New York State, which is ahead of the curve in the nation's push for education reform, is going to face a very tough test next year when reality sets in and we see what an abstract concept like "higher standards" means in practice.

As new test results that were released this week have now revealed, the reality is likely to be a shock:

Our new standards could well mean that thousands — probably tens of thousands — of next year's high-school seniors in New York State won't get the on-time high-school diplomas they have been expecting.

When that happens, what will follow? Either New York will beat a hasty retreat from higher standards. Or the failure rate will at last awaken the public at large, and the political community, to the do-or-die necessity of shaping up our public school system.

To retreat from these standards would be to abandon the best hope of getting the public school system to prepare kids for the real world of the 21st Century. And there's no reason to retreat. The new test scores demonstrate that our schools are moving closer to the mark. We have to hang tough until they finish the job.

But those same test results show that it won't be easy. Unless there is significant improvement from the 1998 test data, about one-third of next year's high-school seniors in New York City — and about 23 percent of seniors in schools outside the city — will fail to meet the graduation requirement. That adds up to about 37,000 kids statewide whose graduations next June are in jeopardy.

New York is the first state to put so much on the line. Other states are adding new tests, reporting results by school, maybe penalizing a few failing schools. But only in New York is the education reform movement really facing the bottom line, by saying, in effect: No, we will not give you a high-school diploma until we've given you a high-school education.

The requirements are being phased in gradually. Those graduating in 2000 will have to get a passing grade of at least 55 on the Regents test in English. Requirements in math, social studies and science will be added for later classes.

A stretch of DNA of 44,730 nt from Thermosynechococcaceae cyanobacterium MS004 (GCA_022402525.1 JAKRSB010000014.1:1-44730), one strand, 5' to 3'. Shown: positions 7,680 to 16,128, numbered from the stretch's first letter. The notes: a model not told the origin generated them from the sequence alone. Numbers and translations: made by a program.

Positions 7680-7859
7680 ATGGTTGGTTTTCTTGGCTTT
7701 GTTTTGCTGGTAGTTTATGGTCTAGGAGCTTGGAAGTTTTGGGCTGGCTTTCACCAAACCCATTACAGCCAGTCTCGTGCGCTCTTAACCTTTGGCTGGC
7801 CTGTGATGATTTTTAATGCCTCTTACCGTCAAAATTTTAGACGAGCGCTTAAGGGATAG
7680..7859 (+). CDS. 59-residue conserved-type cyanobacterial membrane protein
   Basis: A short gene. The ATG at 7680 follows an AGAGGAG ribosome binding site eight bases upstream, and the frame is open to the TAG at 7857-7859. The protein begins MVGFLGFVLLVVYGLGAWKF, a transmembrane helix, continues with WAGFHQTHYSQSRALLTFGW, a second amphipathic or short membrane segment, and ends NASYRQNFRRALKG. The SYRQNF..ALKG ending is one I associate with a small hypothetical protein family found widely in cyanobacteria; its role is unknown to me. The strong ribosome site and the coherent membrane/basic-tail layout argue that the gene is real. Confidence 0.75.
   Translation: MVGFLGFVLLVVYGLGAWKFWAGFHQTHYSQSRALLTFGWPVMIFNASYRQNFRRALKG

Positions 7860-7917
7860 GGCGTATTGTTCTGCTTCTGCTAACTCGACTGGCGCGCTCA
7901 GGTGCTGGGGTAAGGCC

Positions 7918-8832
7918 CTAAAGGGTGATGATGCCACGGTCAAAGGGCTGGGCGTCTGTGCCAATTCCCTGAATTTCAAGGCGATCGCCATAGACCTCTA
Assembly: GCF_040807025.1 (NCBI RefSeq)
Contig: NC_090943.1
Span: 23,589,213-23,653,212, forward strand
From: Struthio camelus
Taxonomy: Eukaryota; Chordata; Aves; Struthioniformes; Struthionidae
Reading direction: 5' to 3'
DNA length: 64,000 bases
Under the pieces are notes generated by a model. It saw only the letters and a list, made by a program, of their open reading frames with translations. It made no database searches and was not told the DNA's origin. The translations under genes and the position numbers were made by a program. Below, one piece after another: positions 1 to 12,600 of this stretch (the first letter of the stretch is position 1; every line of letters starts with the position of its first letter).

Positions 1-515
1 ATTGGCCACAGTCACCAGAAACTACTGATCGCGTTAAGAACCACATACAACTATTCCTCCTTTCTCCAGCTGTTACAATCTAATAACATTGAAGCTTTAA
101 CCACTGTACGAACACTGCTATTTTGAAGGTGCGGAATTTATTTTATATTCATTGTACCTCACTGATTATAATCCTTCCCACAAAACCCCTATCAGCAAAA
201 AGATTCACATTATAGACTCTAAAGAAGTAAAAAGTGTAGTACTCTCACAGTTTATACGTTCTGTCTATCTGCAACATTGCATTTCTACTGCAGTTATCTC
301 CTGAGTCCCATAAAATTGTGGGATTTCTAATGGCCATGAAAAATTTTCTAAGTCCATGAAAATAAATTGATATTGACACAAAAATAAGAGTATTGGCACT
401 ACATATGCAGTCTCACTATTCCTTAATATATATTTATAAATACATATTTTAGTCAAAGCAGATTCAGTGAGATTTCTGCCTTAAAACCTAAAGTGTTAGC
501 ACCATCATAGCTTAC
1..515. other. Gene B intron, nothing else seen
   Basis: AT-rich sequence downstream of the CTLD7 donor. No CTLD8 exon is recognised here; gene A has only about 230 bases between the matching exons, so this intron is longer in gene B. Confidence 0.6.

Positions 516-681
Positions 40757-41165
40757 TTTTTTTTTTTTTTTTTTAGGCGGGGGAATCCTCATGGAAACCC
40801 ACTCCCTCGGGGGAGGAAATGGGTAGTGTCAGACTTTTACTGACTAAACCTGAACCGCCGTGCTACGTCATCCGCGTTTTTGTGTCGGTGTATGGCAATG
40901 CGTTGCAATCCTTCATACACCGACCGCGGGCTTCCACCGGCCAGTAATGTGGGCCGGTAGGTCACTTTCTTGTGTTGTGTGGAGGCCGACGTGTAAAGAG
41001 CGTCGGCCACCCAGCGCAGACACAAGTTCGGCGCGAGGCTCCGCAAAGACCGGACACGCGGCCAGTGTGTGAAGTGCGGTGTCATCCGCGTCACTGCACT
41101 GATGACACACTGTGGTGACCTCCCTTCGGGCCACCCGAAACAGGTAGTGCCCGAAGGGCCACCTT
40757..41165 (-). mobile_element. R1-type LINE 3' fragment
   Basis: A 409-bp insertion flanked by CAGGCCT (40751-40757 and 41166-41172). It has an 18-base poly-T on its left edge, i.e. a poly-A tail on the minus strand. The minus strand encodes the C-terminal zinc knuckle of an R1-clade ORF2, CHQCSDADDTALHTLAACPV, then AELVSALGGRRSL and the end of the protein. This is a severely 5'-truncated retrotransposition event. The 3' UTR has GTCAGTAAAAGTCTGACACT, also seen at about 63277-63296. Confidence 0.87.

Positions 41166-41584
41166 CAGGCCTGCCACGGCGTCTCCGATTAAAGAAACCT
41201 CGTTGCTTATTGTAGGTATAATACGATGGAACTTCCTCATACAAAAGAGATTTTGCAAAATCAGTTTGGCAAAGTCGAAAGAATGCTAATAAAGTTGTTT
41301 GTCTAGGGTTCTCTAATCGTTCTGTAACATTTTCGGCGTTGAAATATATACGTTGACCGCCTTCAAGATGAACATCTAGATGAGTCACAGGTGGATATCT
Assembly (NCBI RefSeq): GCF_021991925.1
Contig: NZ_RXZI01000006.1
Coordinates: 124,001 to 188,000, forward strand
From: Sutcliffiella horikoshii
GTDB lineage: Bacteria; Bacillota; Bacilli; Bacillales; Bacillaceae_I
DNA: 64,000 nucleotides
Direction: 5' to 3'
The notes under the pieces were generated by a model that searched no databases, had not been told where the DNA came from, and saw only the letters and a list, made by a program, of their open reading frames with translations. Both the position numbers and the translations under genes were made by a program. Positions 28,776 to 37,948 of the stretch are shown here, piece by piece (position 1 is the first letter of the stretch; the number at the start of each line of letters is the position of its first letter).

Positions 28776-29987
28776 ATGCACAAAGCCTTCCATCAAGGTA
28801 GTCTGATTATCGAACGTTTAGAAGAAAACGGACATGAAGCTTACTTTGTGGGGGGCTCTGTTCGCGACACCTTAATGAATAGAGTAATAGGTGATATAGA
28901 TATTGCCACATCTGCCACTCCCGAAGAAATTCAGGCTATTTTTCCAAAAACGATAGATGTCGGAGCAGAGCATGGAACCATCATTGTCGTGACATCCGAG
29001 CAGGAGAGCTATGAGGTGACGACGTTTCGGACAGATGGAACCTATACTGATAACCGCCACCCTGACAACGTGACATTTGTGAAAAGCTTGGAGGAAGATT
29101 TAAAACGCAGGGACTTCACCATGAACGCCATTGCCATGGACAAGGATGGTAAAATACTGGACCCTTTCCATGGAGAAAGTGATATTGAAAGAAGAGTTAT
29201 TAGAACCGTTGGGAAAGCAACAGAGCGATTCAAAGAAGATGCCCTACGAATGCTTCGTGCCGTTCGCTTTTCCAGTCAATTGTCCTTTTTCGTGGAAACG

Yes, these requirements are tough. But the world into which we are sending our high-school graduates is even tougher. Low-skill jobs are disappearing. To achieve an American standard of living in the 21st Century job market, our young people simply must have high skills.

Still, many school superintendents around the state are in an uproar. In community forums and in meetings with state officials, they are complaining that the schools can never make the improvements needed, or that they can't improve without tremendous amounts of new money, or that the Regents tests are irrelevant or excessively demanding.

The data on test scores undercut these arguments, however. Many individual schools have stopped complaining and started improving. Some of the sharpest improvement rates are in poor districts and high-minority schools. Many lower-spending schools are improving faster than high-cost ones.

As to whether the tests are excessive or irrelevant, you can judge that for yourself. Go to the library and look up one of those prep books for the English Regents test. Read the sample test. Now think of yourself as an employer. Would you want to give oral directions — or an instruction manual — to someone who couldn't get a 55 on that test?

In reality, the school superintendents are simply worried that they will be blamed, rather than helped, when a firestorm breaks out over the number of students who fail to graduate on time. Which is understandable. These educators live in a pressure-cooker world full of conflicting demands.

One example from my own suburban school district, which has cultivated a reputation for academic rigor, sticks in my mind. Our school superintendent came under political assault a few years ago for denying graduation to a student who had repeatedly failed a minimum competency test in social studies. The test required you to know such things as why the Civil War was fought. But to a vocal minority in the community it was an outrage that this girl could not attend her graduation — after all, her relatives had come to town for the ceremony!

Let's get serious. High-school graduation is not a social event. And a diploma is not a certificate of attendance. It is — or should be — a symbol that you're ready for a demanding and difficult world. If you're not ready, we have to fix that. But if we won't allow ourselves to fail a single kid, we will fail all of them.

And if kids can't graduate at age 18, they have time for remediation. The schools, and if not them then the community colleges, know how to do that.

All of us in the public owe our support to our school officials, at both the state and local levels, as they face up to this new obligation.

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